Avoidant personality disorder
Avoidant personality disorder is a pervasive pattern of social inhibition, feelings of inadequacy, and extreme sensitivity to negative evaluation. People with avoidant personality disorder consider themselves to be socially inept or personally unappealing, and avoid social interaction for fear of being ridiculed or humiliated.
Research suggests that people with avoidant personality disorder, in common with social phobics, excessively monitor their own internal reactions when they are involved in social interaction. However, unlike social phobics they also excessively monitor the reactions of the people with whom they are interacting. The extreme tension created by this monitoring may account for the hesitant speech and taciturnity of many people with avoidant personality disorder ? they are so preoccupied with monitoring themselves and others that producing fluent speech is difficult.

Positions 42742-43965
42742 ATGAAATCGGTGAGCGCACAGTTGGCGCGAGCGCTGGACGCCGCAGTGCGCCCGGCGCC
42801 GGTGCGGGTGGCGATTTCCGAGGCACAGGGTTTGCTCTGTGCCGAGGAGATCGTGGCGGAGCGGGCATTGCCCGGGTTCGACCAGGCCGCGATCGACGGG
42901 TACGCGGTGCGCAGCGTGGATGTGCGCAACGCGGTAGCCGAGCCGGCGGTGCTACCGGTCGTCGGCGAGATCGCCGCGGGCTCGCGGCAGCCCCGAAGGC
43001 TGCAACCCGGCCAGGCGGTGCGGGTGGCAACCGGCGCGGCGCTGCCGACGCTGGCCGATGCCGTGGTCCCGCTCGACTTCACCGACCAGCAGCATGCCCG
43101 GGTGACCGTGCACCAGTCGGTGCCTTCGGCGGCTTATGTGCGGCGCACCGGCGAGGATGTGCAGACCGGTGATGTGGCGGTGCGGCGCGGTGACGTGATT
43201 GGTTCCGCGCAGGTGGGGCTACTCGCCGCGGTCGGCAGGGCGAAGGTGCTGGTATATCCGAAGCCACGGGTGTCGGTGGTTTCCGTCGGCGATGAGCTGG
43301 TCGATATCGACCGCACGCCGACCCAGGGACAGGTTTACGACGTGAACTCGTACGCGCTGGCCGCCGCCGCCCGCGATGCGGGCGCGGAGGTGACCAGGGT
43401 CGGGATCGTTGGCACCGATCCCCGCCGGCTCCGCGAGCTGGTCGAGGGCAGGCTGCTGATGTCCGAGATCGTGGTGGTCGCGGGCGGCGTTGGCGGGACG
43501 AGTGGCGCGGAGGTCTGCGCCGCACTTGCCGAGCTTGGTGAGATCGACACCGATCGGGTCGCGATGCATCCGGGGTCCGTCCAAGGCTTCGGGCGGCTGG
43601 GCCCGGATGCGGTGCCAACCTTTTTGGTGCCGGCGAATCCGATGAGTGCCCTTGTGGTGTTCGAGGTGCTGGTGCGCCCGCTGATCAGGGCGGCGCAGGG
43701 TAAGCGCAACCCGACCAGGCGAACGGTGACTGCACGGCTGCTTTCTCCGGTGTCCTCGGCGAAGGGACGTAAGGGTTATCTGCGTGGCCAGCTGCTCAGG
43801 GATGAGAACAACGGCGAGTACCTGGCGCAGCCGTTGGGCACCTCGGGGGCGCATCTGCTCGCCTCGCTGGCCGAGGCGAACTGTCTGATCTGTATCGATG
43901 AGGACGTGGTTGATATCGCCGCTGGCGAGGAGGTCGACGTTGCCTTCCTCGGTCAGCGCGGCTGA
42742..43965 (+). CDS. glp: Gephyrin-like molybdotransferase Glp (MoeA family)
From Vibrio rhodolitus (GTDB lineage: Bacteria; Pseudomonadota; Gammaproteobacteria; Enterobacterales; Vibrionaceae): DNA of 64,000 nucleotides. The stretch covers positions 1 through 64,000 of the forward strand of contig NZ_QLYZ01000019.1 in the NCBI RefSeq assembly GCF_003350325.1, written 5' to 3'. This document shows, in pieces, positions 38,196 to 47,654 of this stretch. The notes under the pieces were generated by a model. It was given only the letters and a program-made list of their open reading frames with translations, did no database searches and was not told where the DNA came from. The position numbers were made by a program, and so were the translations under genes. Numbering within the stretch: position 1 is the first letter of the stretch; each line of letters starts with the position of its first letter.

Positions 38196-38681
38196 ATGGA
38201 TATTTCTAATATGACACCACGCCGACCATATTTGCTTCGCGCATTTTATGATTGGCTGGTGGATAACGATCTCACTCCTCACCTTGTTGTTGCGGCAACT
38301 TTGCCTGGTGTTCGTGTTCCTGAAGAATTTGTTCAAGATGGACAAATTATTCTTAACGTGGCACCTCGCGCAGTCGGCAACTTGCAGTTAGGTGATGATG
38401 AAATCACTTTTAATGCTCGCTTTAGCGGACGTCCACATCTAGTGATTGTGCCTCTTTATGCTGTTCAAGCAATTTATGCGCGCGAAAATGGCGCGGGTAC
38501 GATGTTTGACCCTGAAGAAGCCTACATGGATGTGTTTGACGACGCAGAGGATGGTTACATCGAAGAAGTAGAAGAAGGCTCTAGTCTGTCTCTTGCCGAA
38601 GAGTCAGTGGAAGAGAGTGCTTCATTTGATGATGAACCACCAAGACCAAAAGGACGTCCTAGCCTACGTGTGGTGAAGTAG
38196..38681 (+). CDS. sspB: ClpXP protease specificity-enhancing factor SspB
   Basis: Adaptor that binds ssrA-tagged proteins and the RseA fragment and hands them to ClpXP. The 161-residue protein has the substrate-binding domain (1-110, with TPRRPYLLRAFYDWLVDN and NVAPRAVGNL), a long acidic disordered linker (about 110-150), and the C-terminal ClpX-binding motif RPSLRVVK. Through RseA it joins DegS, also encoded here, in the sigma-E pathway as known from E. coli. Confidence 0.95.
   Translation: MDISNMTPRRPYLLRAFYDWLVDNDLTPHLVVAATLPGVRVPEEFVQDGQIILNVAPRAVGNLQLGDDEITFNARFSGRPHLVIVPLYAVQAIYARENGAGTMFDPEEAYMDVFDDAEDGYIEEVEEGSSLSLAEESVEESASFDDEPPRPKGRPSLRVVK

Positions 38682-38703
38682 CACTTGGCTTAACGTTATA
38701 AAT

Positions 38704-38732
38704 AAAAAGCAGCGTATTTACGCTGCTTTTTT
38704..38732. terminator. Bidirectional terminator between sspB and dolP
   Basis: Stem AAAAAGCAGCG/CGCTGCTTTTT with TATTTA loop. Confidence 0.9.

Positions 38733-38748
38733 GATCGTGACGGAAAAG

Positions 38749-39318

Avoidant personality disorder usually is first noticed in early adulthood, and is associated with rejection during childhood by parents and peers. Whether the rejection is due to the extreme interpersonal monitoring attributed to people with the disorder is still an open question.
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